On Sunday, citizens in Slovenia narrowly approved a border arbitration deal with Croatia on Sunday in a referendum, clearing a major obstacle to Croatia’s European Union membership bid.
of votes counted, preliminary results showed 51.5%
of Slovenes supported the deal, the state electoral commission has said. Turnout was around 50%, and opinion polls prior to the polling stations opening suggested that the referendum might go either way.
The result should boost Croatia's chances of joining the EU in 2012 if it succeeds in completing accession negotiations in the next year.
Under the agreed deal on the border dispute, an international team will now step in to help settle a dispute over the land and sea border that dates from the 1991 break-up of Yugoslavia. The ruling would be binding for both countries.
In the past, Croatia has called for the border in the Bay of Piran
in the Adriatic Sea, pictured left, to be drawn down the middle of the bay. But Slovenia, which has a much shorter coastline than its neighbour, feared this border definition would deny its ships direct passage to the high seas hampering its trade potential.
Slovenia, unsatisfied with their neighbours providing maps and documents in negotiations that failed to take account of Slovenia's position, exercised their veto over the latter’s application to begin accession talks to enter the 27-state bloc.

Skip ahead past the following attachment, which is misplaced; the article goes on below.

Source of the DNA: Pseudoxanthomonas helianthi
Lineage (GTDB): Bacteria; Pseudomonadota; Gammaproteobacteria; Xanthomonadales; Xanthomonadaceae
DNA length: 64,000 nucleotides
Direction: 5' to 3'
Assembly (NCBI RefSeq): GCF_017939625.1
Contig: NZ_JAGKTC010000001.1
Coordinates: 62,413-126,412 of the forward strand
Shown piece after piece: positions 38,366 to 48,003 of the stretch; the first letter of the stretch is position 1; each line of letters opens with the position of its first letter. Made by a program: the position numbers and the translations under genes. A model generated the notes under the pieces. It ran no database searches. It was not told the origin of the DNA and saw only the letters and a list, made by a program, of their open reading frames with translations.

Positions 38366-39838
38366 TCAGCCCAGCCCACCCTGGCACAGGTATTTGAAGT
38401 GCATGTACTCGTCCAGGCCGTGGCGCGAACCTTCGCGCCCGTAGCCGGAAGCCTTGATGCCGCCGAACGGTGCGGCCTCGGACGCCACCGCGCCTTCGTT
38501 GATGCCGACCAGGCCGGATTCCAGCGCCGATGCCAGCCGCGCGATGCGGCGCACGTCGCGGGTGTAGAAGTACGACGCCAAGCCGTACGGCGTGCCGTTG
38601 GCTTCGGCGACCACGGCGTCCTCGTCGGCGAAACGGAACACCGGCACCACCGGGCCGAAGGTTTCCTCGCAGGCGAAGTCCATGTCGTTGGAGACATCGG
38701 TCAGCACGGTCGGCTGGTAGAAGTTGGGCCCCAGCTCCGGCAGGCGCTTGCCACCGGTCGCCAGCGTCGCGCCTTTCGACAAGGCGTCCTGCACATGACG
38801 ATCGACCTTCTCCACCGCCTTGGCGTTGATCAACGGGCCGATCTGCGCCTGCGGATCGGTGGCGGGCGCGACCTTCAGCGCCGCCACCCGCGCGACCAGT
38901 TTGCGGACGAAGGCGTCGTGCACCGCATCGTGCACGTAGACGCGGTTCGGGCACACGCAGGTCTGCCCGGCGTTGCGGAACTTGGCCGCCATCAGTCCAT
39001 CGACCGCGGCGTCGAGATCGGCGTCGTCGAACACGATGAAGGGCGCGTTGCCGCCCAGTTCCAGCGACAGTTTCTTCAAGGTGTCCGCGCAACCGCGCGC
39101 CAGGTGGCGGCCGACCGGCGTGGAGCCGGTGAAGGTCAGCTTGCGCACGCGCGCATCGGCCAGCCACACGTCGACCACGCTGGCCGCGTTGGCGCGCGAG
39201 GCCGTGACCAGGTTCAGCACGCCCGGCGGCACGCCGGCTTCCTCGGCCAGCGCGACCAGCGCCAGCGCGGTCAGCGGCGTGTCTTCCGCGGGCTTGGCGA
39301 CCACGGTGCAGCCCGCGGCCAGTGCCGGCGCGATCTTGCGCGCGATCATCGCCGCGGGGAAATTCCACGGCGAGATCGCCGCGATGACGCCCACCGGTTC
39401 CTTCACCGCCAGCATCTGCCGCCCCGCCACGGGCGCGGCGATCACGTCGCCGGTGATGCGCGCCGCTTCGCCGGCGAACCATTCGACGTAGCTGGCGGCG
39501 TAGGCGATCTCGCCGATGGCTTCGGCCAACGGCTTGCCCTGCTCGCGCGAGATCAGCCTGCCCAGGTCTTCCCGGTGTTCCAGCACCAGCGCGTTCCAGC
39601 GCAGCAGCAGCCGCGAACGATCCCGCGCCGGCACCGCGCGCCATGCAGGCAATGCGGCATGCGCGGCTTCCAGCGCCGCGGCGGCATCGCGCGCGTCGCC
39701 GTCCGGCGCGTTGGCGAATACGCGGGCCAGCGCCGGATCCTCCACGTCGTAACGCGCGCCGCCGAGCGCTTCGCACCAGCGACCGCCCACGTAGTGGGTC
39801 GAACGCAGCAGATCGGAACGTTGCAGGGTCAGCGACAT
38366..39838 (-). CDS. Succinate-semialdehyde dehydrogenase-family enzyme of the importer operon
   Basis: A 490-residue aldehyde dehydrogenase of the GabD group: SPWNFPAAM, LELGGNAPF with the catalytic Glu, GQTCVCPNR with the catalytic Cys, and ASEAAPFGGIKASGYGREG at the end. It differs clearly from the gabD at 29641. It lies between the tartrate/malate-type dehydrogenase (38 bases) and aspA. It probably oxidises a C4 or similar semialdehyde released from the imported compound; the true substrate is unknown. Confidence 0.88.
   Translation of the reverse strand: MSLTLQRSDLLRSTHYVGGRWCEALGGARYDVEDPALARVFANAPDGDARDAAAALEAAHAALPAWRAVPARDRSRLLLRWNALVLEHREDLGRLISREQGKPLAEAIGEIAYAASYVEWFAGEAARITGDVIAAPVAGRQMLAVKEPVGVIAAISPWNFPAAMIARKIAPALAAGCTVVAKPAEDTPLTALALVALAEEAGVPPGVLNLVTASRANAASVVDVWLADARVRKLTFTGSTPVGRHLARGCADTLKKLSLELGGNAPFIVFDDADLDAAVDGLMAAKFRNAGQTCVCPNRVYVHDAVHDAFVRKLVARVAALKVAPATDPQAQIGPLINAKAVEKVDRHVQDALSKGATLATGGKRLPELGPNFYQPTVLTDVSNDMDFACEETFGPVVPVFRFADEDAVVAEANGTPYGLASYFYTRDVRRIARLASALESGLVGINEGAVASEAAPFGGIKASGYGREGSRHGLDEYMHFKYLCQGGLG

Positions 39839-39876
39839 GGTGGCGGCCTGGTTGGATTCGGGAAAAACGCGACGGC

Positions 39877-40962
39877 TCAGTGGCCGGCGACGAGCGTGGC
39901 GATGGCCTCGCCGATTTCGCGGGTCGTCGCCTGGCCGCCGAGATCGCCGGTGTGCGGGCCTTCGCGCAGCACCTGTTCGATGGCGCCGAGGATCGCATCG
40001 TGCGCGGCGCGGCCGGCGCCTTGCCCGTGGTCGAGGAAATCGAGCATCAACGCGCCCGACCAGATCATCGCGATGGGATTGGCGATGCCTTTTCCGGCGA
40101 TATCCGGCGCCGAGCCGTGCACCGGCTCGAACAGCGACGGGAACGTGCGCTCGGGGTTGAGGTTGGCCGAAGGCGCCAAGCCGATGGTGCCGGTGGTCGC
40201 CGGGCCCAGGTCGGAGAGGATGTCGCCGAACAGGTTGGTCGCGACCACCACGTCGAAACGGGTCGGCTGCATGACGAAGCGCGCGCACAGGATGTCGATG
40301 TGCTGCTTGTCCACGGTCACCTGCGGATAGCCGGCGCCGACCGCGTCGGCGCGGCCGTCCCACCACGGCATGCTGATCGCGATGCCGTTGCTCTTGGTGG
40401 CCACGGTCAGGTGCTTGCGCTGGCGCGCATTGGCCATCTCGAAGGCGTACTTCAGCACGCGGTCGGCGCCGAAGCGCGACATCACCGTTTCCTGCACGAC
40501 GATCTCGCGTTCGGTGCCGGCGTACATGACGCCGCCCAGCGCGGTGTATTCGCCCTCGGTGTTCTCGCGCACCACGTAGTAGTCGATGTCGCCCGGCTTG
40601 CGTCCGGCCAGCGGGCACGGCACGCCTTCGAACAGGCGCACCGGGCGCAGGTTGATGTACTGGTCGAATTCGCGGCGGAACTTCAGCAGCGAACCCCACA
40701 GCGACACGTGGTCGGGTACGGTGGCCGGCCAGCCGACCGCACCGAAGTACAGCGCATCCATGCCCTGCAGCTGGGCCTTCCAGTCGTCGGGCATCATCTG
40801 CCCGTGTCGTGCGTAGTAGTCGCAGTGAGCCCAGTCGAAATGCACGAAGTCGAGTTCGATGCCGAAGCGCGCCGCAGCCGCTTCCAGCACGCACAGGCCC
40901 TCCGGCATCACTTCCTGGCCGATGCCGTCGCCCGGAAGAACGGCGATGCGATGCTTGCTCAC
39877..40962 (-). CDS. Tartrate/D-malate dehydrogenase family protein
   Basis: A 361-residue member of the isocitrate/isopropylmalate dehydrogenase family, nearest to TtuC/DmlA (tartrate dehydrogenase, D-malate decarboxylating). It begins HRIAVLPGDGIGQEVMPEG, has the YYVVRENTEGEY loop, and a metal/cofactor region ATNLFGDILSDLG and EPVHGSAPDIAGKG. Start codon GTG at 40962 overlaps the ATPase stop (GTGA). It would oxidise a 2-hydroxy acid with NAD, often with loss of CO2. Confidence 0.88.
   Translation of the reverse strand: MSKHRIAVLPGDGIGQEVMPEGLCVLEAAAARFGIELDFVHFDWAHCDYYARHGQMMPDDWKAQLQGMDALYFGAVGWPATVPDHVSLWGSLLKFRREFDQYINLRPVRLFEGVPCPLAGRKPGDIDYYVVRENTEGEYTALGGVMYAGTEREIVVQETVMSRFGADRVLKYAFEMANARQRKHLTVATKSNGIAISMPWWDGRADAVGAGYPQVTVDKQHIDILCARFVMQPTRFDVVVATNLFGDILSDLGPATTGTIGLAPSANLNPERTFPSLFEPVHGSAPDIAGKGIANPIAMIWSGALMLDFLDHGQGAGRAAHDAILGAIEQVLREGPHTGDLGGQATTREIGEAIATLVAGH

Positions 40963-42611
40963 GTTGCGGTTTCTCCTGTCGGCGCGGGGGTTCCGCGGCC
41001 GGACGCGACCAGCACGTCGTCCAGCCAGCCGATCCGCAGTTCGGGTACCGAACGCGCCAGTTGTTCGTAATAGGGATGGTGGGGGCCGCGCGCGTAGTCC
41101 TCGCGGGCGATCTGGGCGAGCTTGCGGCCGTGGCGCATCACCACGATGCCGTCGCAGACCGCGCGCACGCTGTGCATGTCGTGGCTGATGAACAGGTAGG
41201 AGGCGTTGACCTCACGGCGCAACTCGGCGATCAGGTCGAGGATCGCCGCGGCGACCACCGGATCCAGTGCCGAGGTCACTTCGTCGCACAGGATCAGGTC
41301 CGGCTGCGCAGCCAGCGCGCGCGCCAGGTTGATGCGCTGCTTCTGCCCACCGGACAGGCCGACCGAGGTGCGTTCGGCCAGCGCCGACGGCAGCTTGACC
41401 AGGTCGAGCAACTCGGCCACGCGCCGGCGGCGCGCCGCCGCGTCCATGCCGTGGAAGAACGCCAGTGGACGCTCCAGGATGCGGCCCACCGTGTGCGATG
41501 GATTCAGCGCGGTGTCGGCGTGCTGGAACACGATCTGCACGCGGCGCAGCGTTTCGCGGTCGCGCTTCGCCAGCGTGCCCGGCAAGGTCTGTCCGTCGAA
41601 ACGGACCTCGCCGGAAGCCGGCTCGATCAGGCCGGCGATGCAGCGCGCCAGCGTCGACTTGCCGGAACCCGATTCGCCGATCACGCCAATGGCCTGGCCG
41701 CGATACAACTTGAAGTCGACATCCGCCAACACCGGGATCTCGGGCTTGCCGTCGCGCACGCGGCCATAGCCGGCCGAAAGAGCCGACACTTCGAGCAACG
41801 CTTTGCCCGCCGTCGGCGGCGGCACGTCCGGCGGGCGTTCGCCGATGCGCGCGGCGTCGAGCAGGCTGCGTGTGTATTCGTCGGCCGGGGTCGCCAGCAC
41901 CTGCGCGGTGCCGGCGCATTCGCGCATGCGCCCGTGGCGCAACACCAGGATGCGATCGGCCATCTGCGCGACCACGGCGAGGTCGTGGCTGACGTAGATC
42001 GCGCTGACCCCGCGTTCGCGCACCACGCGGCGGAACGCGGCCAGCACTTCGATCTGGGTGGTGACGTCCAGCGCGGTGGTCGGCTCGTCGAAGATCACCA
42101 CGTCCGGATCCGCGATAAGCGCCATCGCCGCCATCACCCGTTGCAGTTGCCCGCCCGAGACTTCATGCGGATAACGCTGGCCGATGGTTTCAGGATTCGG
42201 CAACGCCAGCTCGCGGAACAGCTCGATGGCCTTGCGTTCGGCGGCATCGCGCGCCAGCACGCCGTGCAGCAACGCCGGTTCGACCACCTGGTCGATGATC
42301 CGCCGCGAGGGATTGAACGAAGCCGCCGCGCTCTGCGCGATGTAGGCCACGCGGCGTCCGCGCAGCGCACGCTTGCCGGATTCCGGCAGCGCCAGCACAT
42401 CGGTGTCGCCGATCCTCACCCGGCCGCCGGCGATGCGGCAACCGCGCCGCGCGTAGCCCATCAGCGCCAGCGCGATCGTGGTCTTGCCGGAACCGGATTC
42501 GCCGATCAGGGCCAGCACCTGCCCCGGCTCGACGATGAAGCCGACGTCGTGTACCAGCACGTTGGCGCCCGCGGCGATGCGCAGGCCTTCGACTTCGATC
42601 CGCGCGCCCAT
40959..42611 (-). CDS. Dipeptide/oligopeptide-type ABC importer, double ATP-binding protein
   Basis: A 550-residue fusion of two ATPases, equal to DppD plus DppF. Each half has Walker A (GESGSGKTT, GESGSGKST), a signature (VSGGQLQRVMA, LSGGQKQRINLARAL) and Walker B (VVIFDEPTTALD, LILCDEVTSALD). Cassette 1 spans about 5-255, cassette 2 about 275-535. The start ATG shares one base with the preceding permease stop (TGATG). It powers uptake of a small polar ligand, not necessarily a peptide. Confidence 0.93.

Prime Minister Borut Pahor
, whose centre-left government made ending the border dispute with Croatia its main foreign policy goal, was understandably delighted with the result and told national TV Slovenia "this is a historic decision ... This is a big success for Slovenia
European Commission President José Manuel Barroso
too welcomed the referendum result, declaring it an “important step forward.
“We now look forward to a final settlement of the dispute. Resolving this bilateral issue is an important signal for the region and the relations between Slovenia and Croatia
," he said in a statement.David Lidington
, the new British Minister for Europe, equally welcomed the preliminary result saying “we applaud the determination of the Slovenian and Croatian Governments to move beyond historical disagreements by negotiating an amicable resolution outside EU accession negotiations.
“As William Hague said in Sarajevo, Britain will be a committed and reliable partner in a sustained effort to put the countries of this region irreversibly on the path to joining the EU,
” he said in a statement
Slovenia joined the European Union in 2004 and is currently the only former Yugoslav state so far to have done so. With this result, Croatia will now hope to shortly begin accession negotiations and become the second former Yugoslav state to join the EU.
A small number of postal votes remain to be counted in Slovenia's referendum and final results are due on 29th June